A. R. Luria Quotes in The Man Who Mistook His Wife for a Hat
What could we do? What should we do? ‘There are no prescriptions,’ Luria wrote, ‘in a case like this. Do whatever your ingenuity and your heart suggest. There is little or no hope of any recovery in his memory. But a man does not consist of memory alone. He has feeling, will, sensibilities, moral being—matters of which neuropsychology cannot speak. And it is here, beyond the realm of an impersonal psychology, that you may find ways to touch him, and change him.’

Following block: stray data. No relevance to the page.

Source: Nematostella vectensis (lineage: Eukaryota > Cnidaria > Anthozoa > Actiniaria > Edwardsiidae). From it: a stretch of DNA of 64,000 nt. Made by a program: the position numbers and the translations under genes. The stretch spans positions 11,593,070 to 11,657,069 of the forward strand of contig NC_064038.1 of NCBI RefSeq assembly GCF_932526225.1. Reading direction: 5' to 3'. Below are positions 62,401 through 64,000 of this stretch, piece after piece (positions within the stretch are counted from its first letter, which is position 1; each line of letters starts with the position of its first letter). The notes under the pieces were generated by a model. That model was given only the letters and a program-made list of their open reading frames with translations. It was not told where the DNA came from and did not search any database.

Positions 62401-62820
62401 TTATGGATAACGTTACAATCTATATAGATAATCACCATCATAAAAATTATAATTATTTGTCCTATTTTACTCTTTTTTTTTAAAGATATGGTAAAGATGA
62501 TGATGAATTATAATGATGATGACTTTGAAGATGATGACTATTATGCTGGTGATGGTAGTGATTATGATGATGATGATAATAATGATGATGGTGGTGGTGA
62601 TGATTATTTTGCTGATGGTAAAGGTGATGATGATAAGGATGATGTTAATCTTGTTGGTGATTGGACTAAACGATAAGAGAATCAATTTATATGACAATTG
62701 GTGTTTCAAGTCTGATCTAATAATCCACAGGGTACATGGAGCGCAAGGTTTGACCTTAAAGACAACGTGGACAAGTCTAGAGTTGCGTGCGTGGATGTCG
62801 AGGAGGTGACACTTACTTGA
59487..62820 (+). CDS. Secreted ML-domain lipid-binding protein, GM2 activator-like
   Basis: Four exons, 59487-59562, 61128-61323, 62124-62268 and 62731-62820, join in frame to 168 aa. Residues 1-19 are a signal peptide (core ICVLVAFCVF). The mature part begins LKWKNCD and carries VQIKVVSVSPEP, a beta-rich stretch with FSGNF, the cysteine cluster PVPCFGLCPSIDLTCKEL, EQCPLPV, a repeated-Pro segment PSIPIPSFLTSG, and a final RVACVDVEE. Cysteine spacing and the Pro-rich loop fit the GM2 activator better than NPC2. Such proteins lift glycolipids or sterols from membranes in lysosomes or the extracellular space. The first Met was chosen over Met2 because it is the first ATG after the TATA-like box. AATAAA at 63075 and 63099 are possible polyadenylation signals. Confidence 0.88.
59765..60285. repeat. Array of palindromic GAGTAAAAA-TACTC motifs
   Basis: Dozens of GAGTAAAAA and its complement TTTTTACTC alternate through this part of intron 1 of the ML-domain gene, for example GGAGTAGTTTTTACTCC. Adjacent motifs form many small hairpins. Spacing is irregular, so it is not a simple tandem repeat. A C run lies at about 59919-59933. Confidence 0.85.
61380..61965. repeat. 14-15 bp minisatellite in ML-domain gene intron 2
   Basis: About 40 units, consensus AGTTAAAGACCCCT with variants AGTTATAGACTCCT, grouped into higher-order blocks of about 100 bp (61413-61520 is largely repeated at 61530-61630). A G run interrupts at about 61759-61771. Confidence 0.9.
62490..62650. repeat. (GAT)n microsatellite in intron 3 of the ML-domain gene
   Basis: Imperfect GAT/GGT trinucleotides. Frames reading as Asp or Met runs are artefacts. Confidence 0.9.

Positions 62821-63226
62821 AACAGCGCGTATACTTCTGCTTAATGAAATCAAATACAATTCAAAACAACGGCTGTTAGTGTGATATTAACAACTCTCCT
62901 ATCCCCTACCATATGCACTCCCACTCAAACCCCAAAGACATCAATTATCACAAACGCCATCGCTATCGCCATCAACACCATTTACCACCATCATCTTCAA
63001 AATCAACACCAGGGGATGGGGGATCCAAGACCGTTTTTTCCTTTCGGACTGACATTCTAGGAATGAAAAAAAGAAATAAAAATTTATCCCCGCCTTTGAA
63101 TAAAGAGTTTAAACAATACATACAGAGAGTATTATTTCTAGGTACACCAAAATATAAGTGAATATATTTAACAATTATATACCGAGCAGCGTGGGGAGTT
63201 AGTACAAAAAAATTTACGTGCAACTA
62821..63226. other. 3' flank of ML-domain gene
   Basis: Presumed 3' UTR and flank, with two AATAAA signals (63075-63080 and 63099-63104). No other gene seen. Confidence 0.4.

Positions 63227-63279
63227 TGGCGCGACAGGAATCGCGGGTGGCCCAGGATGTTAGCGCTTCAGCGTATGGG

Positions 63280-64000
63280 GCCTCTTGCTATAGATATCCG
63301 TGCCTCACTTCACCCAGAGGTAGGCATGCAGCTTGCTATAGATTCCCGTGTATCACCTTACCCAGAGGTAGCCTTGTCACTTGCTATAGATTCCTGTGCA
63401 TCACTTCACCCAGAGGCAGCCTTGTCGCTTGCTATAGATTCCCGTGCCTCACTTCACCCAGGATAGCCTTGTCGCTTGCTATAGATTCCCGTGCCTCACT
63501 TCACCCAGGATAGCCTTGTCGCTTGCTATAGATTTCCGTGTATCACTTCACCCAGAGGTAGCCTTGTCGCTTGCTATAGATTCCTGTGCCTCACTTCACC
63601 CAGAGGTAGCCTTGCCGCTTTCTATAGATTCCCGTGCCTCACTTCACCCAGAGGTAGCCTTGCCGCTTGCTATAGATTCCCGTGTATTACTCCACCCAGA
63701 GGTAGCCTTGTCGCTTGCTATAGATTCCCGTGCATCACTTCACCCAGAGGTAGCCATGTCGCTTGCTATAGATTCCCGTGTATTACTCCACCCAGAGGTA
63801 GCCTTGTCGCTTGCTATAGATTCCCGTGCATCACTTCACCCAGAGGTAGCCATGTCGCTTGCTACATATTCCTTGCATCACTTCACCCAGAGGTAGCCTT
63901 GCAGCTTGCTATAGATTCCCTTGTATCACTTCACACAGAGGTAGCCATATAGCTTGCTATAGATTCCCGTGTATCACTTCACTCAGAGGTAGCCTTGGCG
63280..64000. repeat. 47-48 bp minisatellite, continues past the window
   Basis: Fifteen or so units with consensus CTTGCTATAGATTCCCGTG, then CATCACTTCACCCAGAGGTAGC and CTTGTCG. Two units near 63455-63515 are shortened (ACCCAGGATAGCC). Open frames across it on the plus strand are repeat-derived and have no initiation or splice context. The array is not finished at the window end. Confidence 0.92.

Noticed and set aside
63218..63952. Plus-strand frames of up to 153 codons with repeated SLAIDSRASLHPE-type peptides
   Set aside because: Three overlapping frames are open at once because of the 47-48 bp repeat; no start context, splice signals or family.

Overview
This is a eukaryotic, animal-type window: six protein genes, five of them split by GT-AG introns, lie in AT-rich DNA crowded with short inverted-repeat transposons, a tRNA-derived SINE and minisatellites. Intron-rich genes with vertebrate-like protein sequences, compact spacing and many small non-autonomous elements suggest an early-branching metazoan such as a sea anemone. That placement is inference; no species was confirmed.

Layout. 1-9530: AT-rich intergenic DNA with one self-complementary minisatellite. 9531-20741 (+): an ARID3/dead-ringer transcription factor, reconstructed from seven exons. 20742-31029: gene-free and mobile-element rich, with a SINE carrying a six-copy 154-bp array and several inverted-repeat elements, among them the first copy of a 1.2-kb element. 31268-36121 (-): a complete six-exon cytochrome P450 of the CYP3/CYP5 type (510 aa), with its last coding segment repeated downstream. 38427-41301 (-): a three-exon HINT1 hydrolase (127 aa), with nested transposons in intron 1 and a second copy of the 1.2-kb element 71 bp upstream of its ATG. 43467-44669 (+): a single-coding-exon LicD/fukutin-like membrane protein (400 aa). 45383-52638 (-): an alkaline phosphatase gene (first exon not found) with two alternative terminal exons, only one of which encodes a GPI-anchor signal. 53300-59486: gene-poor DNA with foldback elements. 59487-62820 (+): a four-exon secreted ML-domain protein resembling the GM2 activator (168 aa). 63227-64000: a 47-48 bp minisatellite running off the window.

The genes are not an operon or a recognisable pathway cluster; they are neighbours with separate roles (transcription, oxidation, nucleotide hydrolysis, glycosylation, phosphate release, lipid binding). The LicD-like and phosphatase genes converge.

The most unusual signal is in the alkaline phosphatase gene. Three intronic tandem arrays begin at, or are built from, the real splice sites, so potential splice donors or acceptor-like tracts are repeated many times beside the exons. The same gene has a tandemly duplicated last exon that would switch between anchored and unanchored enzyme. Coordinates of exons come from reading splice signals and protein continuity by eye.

In all these states—‘funny’ and often ingenious as they appear—the world is taken apart, undermined, reduced to anarchy and chaos. There ceases to be any ‘center’ to the mind, though its formal intellectual powers may be perfectly preserved. The end point of such states is an unfathomable ‘silliness’, an abyss of superficiality, in which all is ungrounded and afloat and comes apart. Luria once spoke of the mind as reduced, in such states, to ‘mere Brownian movement’.